The anti-balaka asked for money and I said I had none. One of them came and told my daughter to return to the camp alone. He said nothing to me, he just grabbed me and took me into the tall grass and raped me. I went home and told my husband, but he said he was embarrassed by me and he abandoned me. I do not want to go to the hospital because I am ashamed. I am nervous I will see the man who raped me and he will harm me again.

Around October 1, a 52-year-old woman left M’poko camp for her destroyed home in the third arrondissement to chop firewood from a tree on her property. As she was returning, anti-balaka stopped her in Fondo:

An anti-balaka said, “You, old woman, where are you coming from?” I was carrying wood on my head and an anti-balaka came and pushed it off. I fell on to the ground and hurt my knee. They started to kick me and yelled, “Beat her! She brings food to the Muslims!” They took 90,000 CFA (US$150) that had been given to me by the UN to rebuild my home. It was all the money I had left. They beat me and made me wait on the road. Finally they let me go and said, “If we see you again, we are going to kill you.”

In mid-October three women from the third arrondissement went to the market in Combattants neighborhood, near the airport, to buy vegetables. On their return, they attempted to take a shortcut through the M’poko camp. Anti-balaka surrounded them as soon as they entered the camp. Human Rights Watch spoke separately with all three women. One said:

The anti-balaka were yelling, “These are Christians who stay with the Muslims! Catch them!” They hit us and took us to the tent of their leader.… He pointed his pistols at us and said, “These are our sisters who married Muslims. Get them away from me before I kill them.” He said he would kill us by 5 p.m. if our families did not pay him and ordered us to be held in a small wooden shop near his base. While we were held his men yelled at us, “The only way to walk out of here is with your tendons cut or if you pay 100,000CFA (US$167).”

The women’s families arranged to pay 30,000CFA (US$50) and they were released. However, all three women reported that there were several other women held captive in the same kiosk, some with infants, whose fate is not known.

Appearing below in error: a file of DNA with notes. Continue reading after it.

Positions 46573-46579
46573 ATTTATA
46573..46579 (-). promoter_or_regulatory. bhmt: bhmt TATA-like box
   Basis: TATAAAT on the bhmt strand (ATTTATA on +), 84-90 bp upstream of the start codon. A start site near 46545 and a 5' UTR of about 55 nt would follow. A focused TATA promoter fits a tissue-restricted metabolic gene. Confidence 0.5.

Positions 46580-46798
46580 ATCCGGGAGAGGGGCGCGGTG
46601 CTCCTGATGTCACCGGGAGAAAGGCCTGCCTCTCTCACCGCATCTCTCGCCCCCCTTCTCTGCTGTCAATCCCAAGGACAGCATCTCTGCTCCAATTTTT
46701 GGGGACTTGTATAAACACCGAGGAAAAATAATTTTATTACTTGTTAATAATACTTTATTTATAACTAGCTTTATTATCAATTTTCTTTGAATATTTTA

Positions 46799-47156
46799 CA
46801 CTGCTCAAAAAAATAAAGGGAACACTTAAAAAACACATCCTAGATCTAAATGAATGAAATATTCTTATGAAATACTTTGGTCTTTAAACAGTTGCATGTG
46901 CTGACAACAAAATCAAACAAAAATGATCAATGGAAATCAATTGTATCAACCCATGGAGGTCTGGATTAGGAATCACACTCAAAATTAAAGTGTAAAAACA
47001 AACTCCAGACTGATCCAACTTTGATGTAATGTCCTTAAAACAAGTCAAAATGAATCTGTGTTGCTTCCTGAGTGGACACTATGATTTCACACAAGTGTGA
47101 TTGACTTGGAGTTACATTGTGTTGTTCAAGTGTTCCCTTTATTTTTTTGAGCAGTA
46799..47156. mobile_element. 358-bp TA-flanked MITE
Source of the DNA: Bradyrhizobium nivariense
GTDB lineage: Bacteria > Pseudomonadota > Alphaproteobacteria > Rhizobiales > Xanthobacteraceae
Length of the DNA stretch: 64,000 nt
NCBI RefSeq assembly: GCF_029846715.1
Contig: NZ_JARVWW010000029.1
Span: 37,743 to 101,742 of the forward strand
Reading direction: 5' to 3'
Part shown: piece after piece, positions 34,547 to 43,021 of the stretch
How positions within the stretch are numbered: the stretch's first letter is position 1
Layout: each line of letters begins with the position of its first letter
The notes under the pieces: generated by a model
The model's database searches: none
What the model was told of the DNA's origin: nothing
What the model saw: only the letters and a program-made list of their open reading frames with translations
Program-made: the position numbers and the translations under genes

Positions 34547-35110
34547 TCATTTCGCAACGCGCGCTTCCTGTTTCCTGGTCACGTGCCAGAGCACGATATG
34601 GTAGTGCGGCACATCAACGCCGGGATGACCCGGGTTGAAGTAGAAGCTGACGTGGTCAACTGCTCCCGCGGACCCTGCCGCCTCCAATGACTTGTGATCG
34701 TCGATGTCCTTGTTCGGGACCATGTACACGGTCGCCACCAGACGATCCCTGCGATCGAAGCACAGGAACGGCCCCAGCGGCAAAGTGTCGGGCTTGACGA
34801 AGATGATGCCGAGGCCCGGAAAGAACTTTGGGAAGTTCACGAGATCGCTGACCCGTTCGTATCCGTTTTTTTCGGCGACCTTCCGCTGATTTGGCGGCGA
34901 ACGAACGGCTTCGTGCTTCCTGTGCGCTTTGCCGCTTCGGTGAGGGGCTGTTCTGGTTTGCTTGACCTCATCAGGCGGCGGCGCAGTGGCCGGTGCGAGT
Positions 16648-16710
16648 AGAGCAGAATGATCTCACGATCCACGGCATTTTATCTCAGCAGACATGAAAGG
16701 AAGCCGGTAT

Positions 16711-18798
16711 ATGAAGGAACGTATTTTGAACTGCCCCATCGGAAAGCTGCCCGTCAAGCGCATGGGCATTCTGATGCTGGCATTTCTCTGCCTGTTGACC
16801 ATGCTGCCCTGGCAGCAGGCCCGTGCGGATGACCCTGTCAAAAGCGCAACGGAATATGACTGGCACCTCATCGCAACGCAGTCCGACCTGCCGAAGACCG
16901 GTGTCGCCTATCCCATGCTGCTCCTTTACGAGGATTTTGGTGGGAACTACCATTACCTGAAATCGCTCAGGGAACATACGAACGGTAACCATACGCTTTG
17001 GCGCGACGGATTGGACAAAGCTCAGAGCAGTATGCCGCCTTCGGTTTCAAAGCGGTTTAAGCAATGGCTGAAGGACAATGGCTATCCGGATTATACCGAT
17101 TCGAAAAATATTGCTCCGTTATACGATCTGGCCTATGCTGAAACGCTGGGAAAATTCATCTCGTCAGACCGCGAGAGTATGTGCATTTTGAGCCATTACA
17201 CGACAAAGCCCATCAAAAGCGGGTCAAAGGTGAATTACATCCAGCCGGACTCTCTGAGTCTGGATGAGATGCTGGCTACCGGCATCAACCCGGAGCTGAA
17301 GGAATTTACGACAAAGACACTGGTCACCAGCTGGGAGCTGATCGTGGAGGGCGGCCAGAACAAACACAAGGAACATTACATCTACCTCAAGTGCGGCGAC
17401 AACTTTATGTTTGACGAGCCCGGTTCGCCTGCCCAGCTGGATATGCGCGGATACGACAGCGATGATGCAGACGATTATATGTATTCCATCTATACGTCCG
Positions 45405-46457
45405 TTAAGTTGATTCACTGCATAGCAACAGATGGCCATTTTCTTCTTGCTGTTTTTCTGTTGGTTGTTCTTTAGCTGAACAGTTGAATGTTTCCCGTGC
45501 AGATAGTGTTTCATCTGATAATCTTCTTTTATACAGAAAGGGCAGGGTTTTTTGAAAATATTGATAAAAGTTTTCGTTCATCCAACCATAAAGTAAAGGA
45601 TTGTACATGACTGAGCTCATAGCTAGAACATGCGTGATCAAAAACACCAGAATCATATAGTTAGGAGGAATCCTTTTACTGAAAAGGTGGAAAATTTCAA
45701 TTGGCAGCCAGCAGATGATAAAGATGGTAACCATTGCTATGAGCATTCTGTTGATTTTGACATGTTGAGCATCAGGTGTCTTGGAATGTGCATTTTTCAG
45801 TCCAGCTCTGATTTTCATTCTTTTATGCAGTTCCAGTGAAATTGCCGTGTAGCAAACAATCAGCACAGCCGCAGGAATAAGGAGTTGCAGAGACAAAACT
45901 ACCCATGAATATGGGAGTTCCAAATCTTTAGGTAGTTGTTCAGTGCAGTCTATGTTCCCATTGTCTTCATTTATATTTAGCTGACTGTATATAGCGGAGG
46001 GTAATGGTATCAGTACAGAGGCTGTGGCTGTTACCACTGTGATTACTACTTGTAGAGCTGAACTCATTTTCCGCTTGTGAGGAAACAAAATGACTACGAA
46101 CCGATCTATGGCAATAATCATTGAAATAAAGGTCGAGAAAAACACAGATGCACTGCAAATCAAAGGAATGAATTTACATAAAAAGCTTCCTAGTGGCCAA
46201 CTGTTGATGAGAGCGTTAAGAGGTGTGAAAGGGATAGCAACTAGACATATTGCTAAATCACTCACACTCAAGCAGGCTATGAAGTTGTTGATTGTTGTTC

On November 22, a 35-year-old woman left M’poko to sell vegetables at Kilomètre 5. As she approached Fondo neighborhood, she was surprised by 12 armed anti-balaka fighters:

They took my money and threw my merchandise on the ground. They put me in a small shop near Nganafeï’s base and held me there from 9 a.m. to 9 p.m. One of them said to me, “You know it is forbidden to go and sell to the Muslims. If we want we can just kill you.” My family heard I was being held and they came to see me, but the anti-balaka said, “No, if you do not pay, she will not leave.” They managed to collect 25,000CFA [US$42] and in the evening I was let go.

Witness Accounts, Kilometre 5, by Muslim Self-Defense Groups
On November 20, a 29-year-old woman left M’poko to go to work in her abandoned home’s garden in the third arrondissement:  

I was gathering vegetables in the garden when I heard a noise. Then there were Muslim fighters all around me. Six of them came toward me. One said, “We are not going to kill her – we are going to rape her to hurt her husband.” One man then grabbed my dress and tore it off, another one took my slip off, and another pushed me to the ground. When I fell down two came and held my arms to the ground. One man raped me, then a second, then a third raped me. Then a fourth said he was going to take his part. After, I tried to get up. I fell and hurt my foot…. I was in shock. I couldn’t get up. I crawled on my knees. I found a young man. He asked what I was doing there and he transported me on his back to M’poko…. I am worried because I don’t know if one of my attackers was sick with HIV.

On November 28, a 16-year-old girl left M’poko for Kilomètre 5 to look for personal items at her family’s home:

As I was moving in the grass, I saw four Muslims. They were armed with Kalashnikov rifles and machetes. All four were from Kilomètre 5. When they saw me one of them said, “If you do not have sex with us we will kill you.” They took me and raped me. It still hurts me in my stomach. It hurts when I lie down in bed. I just try to sleep when the pain gets too much…. I am scared to go to the hospital because people will know what happened to me.